Why do we need trees?

I think my affinity for trees was cultivated from my upbringing in New Zealand; I don’t remember it, but there are many photos of 5-year-old me sitting in the tree at the bottom of our garden. Since, I have enjoyed photographing trees, learning about the different species, using trees as creative subjects and I even have a tree tattoo on my ankle. 

When I found out that The Centre for Environmental Policy at Imperial College London was organising an outreach workshop about trees for the Imperial Science Festival…and needed creative assistance, I was eager to take part. In March, MAAS student, Olivia Bargman (‘Liv’) and I met PhD candidate Susanne Raum at Imperial College for a briefing about the project. 

We decided to direct the stand and activities towards a younger audience. In particular, the objective was to encourage children that live in urban settings to consider the benefits of trees. As there is frequently said to be less exposure to the natural environment for children today compared with ten years ago, Susanne wanted to evoke a fun, yet informative experience. 

The festival took place on Saturday 28 and Sunday 29 April. Adorned in ivy headdresses and dressed like trees, perhaps it was our attire that attracted attention, as our stand was teaming with visitors for the entirety of the festival. Activities included a poster designed by Liv of an urban scene with missing gaps for visitors to fill in, concerning how trees affect our lives. There was also a series of boxes with everyday manufactured and organic objects including: cork, paper, pinecones, acorns, ivy, fruit and bark. The visitors were encouraged to touch the items. Surprisingly, or perhaps not so surprisingly, several children had never seen or touched an acorn!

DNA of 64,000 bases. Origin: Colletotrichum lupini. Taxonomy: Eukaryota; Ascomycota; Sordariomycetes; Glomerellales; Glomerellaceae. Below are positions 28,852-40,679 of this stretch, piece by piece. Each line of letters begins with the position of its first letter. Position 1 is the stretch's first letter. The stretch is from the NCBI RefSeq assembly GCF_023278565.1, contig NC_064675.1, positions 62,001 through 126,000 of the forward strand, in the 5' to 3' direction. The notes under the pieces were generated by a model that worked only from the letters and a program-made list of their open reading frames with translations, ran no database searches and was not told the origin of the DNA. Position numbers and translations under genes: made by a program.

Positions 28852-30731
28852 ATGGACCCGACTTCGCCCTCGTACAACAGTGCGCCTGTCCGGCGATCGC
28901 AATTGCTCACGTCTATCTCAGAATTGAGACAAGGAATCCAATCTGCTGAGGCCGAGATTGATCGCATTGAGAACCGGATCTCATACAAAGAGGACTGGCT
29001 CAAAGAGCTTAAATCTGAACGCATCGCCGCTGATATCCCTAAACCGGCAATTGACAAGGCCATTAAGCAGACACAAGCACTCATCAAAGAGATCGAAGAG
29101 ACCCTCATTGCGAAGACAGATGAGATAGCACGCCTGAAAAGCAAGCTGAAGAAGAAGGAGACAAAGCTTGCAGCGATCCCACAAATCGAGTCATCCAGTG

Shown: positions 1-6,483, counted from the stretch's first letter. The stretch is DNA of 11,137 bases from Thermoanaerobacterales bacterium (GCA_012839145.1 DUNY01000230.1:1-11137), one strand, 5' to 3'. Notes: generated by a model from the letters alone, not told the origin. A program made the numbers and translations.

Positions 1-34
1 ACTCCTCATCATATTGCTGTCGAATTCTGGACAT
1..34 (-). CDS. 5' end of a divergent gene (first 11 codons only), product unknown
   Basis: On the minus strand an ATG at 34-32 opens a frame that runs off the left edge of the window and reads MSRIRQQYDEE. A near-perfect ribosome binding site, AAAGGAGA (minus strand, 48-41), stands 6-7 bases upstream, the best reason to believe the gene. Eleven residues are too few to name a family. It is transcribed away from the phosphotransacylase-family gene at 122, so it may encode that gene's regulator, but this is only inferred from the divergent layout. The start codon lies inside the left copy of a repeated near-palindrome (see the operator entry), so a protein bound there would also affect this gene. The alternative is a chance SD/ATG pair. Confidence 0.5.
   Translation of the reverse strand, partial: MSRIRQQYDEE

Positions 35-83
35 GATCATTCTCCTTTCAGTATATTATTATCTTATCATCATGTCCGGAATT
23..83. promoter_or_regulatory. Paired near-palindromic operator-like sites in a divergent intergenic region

Next, visitors were able to observe illustrated plates from an old book of mine to learn about the features (leaves, flowers and habits) of several tree species that are native to the U.K., including: Oak, Ash, Sycamore, Beech, Birch and Elm. Accompanying the plates were collated descriptions, historical references and stories about the trees. For example, ‘the burning of the Yule log of Oak is an ancient custom which we trace to Druid times’. 

In the following activity, visitors were able to experience being a part of a tree through my VR installation, ‘Eyes of a Tree’, which involved 360 degree videos of various views around Finsbury Park, from the perspective of different trees. Despite the rather stationary videos, concerningly, a few of the children claimed that the experience was exhilarating, with one comparing it to a ‘roller-coaster ride’. 

Luckily, my trepidations about the visitors’ addictive immersion in the VR techno-world, were lessened somewhat, as it seemed that the tree appreciation message was put across during the last activity on the stand. This involved writing down or sketching what they had learned from the stand and how their attitude to trees had changedon paper in the shape of a leaf (their pledge to trees). This was hung on a fake tree. Several children wrote that ‘trees are cool!’ with drawings of them sitting in trees; and one visitor expressed delight at finding out what an acorn was. 

All things considered, the weekend was an exhausting, albeit, enlightening science outreach experience, allowing me to impart my affection for trees (there were even fake tree tattoos involved).